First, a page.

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Rondini v. Bunn

United States District Court, N.D. Alabama, Western Division

January 13, 2020

MICHAEL W. RONDINI, et al., Plaintiffs,
TERRY J. BUNN, Defendant.



         This case is before the court on Defendant Terry J. Bunn, Jr.'s (“Defendant”) Motion to Strike Plaintiff's Expert Witnesses. (Doc. # 140). The Motion has been fully briefed (see Docs. # 140, 144, 147) and is ripe for review. After careful review, and for the reasons discussed below, the court concludes that Defendant's Motion to Strike is due to be denied as to Dr. Arnold and granted in part and denied in part as to Dr. Rezaee.

         I. Background

         Plaintiffs, the Rondinis, are Megan Rondini's parents and have brought this wrongful death action as the Personal Representative of the Estate of Megan Rondini, their deceased daughter. Plaintiffs allege that Defendant intentionally imprisoned and sexually assaulted the decedent on the evening of July 1, 2015, which led to the decedent's eventual suicide on February 26, 2016. (See generally Doc. # 100).

         Defendant moves to strike two of Plaintiffs' three proposed expert witnesses, claiming they were not timely disclosed under Federal Rule Civil Procedure 26(a)(2)(A). (Doc. # 140). Under the applicable Scheduling Order, Plaintiffs were required to disclose any and all retained experts by November 9, 2018, and discovery was to be completed by April 22, 2019. (Docs. # 98, 107). On November 9, 2018, Plaintiffs disclosed to Defendant a single expert witness, Dr. Barbara Ziv, and provided her expert report. (Doc. # 140 at 2, ¶¶ 4-5). Plaintiffs did not disclose their intention to use Dr. Ziba Rezaee or Dr. Susan Arnold until they filed their response to Defendant's Motion for Summary Judgment on August 12, 2019. (Docs. # 140 at 4, ¶¶ 17, 19; # 139 at 32-33).

         Defendant argues that because of this late disclosure, Plaintiffs are barred under Federal Rules of Civil Procedure 26(a)(2)(B)-(C) and 37(c)(1) from using Dr. Rezaee's and Dr. Arnold's testimony and/or “expert” opinions to support their claims due to the “high level of surprise and prejudice” they have and will experience. (Doc. # 144 at 5, 11). Plaintiffs argue that Dr. Rezaee and Dr. Arnold are fact witnesses, not expert witnesses, “because their testimony is based on personal observations during the course of [Megan's] treatment.” (Doc. # 144 at 1).

         II. Standard of Review

         A. The Rule 26(a)(2)(A) and Rule 37(c) Disclosure Standards

         Under Federal Rule of Civil Procedure 26(a)(2)(A), “a party must disclose to the other parties the identity of any witnesses it may use at trial.” This disclosure must include “a written report-prepared and signed by the witness-if the witness is one retained or specially employed to provide expert testimony in the case or one whose duties as the party's employee regularly involve giving expert testimony.” Fed.R.Civ.P. 26(a)(2)(B). However, “Rule 26(b)(4) anticipates that not all expert witnesses will prepare reports[] and allows the taking of depositions of non-reporting experts. . . . A treating physician is not always a specially retained expert witness under Fed.R.Civ.P. 26(a)(2)(B).” Brown v. Best Foods, A Div. of CPC Int'l., Inc., 169 F.R.D. 385, 387 (N.D. Ala. 1996). Federal Rule 26(a)(2)(C) provides:

[I]f a witness is not one who has to provide a written report, but the witness will present evidence under Rule 702, 703, or 705, then the subject matter on which the witness is expected to present evidence under Rules 702, 703, or 705, and a summary of the facts and opinions to which the witness is expected to testify[, ] must be disclosed.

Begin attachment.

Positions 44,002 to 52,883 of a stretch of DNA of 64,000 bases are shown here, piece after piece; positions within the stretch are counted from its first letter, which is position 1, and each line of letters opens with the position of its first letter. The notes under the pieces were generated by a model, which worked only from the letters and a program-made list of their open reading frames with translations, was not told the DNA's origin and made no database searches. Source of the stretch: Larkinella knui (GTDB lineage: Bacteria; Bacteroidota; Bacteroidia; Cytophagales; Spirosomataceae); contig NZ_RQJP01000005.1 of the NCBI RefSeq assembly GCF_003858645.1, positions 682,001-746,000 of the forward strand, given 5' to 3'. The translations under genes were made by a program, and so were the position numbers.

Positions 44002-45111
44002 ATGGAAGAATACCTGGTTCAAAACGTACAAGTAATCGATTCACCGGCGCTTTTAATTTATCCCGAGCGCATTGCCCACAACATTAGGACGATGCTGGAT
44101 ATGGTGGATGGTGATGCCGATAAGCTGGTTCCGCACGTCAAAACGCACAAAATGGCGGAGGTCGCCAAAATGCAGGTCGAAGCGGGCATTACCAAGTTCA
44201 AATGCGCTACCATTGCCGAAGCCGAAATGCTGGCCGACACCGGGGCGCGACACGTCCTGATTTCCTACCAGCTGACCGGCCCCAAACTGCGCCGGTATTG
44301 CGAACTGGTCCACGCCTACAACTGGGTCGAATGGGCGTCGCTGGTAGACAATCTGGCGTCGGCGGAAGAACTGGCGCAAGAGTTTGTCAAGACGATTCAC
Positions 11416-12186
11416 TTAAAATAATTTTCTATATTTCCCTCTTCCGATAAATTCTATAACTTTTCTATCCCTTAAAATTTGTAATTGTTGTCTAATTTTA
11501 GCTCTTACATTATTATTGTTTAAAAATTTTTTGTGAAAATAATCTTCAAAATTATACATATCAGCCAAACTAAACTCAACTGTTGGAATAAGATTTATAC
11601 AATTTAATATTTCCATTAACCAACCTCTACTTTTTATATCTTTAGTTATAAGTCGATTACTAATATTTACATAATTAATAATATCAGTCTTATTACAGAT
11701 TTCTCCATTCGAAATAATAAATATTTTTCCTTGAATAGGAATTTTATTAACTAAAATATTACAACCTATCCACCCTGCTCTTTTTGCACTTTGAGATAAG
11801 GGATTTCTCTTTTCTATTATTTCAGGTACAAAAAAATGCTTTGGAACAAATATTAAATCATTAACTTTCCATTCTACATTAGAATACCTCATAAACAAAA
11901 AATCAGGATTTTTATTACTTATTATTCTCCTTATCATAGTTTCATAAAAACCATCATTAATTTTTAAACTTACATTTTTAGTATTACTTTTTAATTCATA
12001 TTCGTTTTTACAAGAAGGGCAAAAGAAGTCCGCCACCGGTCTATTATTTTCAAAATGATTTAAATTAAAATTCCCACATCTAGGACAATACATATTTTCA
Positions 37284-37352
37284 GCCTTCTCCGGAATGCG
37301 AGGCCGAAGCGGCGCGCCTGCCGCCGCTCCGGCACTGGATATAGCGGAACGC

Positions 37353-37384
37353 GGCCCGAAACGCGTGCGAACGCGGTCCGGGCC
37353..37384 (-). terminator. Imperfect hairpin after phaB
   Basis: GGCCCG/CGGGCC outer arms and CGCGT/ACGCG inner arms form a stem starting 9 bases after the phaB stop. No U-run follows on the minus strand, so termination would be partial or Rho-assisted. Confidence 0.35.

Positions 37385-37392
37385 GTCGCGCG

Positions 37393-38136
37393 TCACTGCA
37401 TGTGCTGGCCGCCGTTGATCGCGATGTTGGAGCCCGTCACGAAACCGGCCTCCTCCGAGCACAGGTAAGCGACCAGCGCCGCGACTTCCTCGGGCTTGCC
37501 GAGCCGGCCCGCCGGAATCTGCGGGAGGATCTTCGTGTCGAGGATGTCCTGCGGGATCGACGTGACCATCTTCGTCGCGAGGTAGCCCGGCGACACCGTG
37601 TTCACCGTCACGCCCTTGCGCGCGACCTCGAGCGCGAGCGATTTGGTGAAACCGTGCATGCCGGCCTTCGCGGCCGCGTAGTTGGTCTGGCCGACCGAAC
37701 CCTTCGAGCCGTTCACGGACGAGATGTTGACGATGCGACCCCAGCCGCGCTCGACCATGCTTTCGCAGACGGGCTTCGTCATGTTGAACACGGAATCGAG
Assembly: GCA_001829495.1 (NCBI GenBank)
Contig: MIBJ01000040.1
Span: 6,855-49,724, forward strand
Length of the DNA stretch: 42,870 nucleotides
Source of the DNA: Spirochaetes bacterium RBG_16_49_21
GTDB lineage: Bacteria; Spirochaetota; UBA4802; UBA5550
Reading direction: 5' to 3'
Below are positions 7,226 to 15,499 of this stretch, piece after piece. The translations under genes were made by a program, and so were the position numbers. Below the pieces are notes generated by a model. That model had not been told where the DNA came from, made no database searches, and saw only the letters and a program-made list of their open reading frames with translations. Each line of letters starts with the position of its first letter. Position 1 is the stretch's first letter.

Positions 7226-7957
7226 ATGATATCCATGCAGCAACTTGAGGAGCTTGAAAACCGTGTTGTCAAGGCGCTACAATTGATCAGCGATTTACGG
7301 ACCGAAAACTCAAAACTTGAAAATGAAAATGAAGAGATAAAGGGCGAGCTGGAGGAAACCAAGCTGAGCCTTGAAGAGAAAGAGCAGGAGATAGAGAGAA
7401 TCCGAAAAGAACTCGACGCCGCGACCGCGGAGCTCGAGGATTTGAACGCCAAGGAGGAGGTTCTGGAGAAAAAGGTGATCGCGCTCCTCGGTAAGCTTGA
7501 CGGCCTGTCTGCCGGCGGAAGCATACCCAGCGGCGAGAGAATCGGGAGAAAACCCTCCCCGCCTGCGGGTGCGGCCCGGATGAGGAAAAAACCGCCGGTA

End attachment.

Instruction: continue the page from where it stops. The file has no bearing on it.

Trinidad v. Moore, 2016 WL 5341777, at *2 (M.D. Ala. Sept. 23, 2016). And finally, these disclosures must be made “at the times and in the sequence that the court orders.” Fed.R.Civ.P. 26(a)(2)(D). “If a party fails to provide information or identify a witness as required by Rule 26(a) . . . the party is not allowed to use that information or witness to supply evidence on a motion, at a hearing, or at a trial, unless the failure was substantially justified or is harmless.” Fed.R.Civ.P. 37(c)(1).

         III. Analysis

         “[T]he expert disclosure rule is intended to provide opposing parties reasonable opportunity to prepare for effective cross examination and perhaps arrange for expert testimony from other witnesses.” Reese v. Herbert, 527 F.3d 1252, 1265 (11th Cir. 2008). The rule also seeks to allow for opposing counsel to have an “opportunity to depose [the disclosed expert], proffer a rebuttal expert, or file a Daubert motion.” Reyes v. BJ's Restaurants, Inc., 774 Fed.Appx. 514, 517 (11th Cir. 2019). The rules governing expert witnesses are found in Federal Rule of Evidence 702: “If scientific, technical, or other specialized knowledge will assist the trier of fact to understand the evidence or to determine a fact in issue” an expert “may testify thereto.Daubert v. Merrell Dow Pharmaceuticals, Inc., 509 U.S. 579, 589 (1993) (quoting Fed.R.Evid. 702). “Unlike an ordinary witness . . . an expert is permitted wide latitude to offer opinions, including those that are not based on firsthand knowledge or observation.” Id. at 591.

         However, under Federal Rule of Evidence 701 -- the rule governing lay witnesses -- a lay witness may testify in the form of an opinion, but such testimony must be limited to opinion evidence that is: (1) “rationally based on the witness's perception;” (2) “helpful to clearly understanding the witness's testimony or to determining a fact in issue;” and (3) “not based on scientific, technical, or other specialized knowledge within the scope of Rule 702.” Fed.R.Evid. 701. A lay witness is also not required to give a written report under Rule 26(a)(2)(B). Brown, 169 F.R.D. at 387. Indeed, “the ability to ...

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